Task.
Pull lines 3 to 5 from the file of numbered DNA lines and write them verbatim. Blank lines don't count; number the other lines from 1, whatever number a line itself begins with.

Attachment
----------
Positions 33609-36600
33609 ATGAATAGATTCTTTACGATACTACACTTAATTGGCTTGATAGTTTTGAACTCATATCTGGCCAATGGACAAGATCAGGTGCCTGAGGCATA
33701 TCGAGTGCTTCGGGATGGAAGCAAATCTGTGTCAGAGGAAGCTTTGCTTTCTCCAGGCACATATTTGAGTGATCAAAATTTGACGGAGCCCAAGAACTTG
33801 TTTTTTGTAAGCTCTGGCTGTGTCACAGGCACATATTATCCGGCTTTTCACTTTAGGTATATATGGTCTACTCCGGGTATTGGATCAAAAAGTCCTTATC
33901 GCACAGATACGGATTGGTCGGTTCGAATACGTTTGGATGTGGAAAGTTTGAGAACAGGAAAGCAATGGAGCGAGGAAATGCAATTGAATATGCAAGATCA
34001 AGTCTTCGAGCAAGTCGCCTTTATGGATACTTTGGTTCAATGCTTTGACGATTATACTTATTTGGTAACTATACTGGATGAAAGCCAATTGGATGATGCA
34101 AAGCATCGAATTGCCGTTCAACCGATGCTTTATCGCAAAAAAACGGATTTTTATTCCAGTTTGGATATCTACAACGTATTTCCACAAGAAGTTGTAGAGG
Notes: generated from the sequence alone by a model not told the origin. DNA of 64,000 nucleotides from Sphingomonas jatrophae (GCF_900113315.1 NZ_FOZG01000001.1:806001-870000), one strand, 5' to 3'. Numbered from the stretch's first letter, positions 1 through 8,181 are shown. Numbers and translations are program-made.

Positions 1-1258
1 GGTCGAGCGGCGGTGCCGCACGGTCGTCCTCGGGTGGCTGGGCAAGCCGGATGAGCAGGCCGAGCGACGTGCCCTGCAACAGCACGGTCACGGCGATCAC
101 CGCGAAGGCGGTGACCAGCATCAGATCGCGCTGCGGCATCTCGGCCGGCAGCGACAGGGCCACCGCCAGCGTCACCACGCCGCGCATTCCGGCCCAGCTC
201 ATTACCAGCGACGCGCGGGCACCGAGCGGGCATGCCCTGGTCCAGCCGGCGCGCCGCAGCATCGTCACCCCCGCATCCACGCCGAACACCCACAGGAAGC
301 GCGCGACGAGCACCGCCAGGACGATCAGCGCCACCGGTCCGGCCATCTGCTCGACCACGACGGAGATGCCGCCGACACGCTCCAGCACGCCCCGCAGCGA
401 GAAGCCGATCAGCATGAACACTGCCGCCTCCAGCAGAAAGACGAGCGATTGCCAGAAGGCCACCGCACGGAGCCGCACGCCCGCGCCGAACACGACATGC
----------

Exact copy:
33701 TCGAGTGCTTCGGGATGGAAGCAAATCTGTGTCAGAGGAAGCTTTGCTTTCTCCAGGCACATATTTGAGTGATCAAAATTTGACGGAGCCCAAGAACTTG
33801 TTTTTTGTAAGCTCTGGCTGTGTCACAGGCACATATTATCCGGCTTTTCACTTTAGGTATATATGGTCTACTCCGGGTATTGGATCAAAAAGTCCTTATC
33901 GCACAGATACGGATTGGTCGGTTCGAATACGTTTGGATGTGGAAAGTTTGAGAACAGGAAAGCAATGGAGCGAGGAAATGCAATTGAATATGCAAGATCA